Wednesday, 4 March 2009


I've always loved music. It's what kept me going through my teenage years, and for a while there I was spending upwards of £100 a week in Berwick Street on the latest and greatest promos and CDs. Now my addiction has a new master and it's a lot cheaper than £100. I call him Spotify.

There have been LOADS of online music sites that have tried to sate a person's appetite for all things rhythmic, but most of the ones I've used have always had that little thing lacking. The other option has always been wholesale "piracy" which is always a double edged sword as it gets my goat that we have to pay over and over again for the same song (moving from vinyl to CD or buying a best of album).

Anyway, in the last few years I've been using Last.FM as my port of call for online music. Their player allows you to play tag radio. So if you want to listen to 80s music, you enter 80s as a tag, or ambient or synth pop. As long as there's enough material tagged accordingly you'll get a decent radio listen. If there's not, you can tag artists, songs and albums.

Spotify, however allows you to go one step further and listen to albums and singles by bands with seemingly no restrictions, apart from an audio ad every 20 minutes. The service is still in beta, so there's all sorts of things they could add, but what they have in place right now is amazing. The audio quality is pretty decent, the songs start right away and they have a playlist feature that allows you to collaborate with other Spotifiers to create "Now That's What I call a Playlist" (or similar).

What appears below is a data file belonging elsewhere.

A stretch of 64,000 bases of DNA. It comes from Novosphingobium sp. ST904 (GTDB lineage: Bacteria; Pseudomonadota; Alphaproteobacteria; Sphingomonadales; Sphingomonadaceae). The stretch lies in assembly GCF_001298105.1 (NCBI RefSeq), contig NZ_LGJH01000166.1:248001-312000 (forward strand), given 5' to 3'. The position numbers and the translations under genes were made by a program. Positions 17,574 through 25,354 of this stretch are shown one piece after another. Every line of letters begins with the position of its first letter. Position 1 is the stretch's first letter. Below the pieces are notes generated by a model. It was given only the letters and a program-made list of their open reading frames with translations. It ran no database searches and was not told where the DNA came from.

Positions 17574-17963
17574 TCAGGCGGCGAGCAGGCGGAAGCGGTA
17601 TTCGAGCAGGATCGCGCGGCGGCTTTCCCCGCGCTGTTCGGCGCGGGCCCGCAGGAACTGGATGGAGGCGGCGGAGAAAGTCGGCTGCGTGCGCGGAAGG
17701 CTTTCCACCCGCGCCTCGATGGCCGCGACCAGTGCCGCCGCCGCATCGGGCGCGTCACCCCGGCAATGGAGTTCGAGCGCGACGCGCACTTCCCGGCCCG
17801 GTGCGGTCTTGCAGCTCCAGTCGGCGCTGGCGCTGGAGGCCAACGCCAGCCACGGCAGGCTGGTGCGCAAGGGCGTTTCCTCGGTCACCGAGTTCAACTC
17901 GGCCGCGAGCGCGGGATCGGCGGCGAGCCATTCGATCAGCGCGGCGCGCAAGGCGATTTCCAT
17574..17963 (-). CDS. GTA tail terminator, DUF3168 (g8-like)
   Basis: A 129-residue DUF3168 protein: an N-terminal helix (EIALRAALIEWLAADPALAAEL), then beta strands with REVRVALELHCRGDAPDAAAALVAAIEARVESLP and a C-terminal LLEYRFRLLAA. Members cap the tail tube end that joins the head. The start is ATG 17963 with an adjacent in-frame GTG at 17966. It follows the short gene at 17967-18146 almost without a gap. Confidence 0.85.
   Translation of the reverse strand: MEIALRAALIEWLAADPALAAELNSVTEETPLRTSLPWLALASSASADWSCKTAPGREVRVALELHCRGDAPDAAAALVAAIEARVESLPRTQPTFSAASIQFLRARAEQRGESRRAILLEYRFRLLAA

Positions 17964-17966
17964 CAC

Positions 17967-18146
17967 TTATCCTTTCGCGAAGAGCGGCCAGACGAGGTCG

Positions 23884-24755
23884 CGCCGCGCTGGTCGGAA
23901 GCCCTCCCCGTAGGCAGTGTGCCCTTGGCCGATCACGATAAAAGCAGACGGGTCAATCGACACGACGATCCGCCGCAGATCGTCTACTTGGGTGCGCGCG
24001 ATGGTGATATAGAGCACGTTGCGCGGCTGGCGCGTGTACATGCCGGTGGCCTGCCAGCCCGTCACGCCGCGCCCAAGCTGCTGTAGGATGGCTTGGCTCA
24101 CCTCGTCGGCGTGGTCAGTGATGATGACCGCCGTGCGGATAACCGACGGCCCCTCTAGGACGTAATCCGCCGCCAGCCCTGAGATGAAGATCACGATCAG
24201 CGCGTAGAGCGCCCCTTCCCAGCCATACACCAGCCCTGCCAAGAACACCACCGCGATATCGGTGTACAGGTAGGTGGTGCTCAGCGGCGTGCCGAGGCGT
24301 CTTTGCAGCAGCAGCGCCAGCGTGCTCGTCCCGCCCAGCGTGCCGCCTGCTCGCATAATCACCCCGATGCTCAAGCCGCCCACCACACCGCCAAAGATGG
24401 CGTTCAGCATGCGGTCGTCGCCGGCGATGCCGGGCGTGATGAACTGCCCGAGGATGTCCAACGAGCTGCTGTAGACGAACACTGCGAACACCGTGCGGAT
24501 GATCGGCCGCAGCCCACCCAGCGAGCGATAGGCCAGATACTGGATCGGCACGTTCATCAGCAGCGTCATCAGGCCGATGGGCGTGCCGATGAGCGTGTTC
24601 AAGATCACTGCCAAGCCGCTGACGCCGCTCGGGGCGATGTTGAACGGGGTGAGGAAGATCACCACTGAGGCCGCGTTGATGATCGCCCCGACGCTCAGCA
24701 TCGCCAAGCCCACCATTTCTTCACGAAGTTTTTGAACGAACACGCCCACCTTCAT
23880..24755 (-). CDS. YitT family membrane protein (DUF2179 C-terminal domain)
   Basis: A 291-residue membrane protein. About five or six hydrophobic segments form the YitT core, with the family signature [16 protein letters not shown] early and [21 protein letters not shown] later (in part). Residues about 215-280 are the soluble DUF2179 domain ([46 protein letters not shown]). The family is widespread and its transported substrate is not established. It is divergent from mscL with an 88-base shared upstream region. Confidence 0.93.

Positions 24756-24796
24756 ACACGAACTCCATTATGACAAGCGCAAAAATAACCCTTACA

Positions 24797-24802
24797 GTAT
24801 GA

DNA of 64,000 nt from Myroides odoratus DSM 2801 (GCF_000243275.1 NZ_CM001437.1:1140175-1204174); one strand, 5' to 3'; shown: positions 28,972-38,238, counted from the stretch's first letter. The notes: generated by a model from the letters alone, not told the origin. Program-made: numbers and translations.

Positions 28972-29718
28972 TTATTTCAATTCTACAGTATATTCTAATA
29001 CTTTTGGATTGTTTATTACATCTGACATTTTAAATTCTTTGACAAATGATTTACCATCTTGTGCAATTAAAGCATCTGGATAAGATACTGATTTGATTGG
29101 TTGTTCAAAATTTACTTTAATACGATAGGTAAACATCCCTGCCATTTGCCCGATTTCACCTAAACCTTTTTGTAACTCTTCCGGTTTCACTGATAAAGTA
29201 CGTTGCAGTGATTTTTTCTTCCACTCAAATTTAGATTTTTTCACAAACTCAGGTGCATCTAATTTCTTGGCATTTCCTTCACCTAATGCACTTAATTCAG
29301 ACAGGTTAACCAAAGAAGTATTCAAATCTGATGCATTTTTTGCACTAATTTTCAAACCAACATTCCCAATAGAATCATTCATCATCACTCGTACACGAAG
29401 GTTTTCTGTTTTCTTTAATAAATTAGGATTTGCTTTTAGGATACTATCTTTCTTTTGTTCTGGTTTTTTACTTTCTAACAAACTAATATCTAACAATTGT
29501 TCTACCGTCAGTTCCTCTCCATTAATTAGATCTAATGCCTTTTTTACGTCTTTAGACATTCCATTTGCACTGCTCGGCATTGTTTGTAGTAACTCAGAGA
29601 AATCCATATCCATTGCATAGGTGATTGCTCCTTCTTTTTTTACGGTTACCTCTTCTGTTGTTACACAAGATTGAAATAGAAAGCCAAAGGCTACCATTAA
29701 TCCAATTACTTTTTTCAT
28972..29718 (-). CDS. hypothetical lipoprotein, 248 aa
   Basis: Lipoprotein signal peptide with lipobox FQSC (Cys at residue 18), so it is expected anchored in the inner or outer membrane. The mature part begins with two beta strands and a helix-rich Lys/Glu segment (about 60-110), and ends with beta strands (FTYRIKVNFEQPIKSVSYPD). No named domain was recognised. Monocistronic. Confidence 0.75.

Don't get me wrong, I still use Last.FM as it's been storing my music habits since 2003. Spotify even taps into that by allowing you to track or "scrobble" the tracks you listen to on Last.FM.

There's rumour an API will surface when the service is out of beta, and you can be rest assured that it'll explode just like Twitter did. My only concern is how the hell are they making money? I can't imagine one audio ad every 20 minutes is cutting it. They do have a paid service, but the only benefit seems to be cutting out the audio ad.

Since using Spotify, I've seriously begun questioning the need for a CD collection, something I never thought I'd contemplate. It's a decent piece of software that can make you do a complete 180 of your beliefs and perceptions. Good on ya Spotify!
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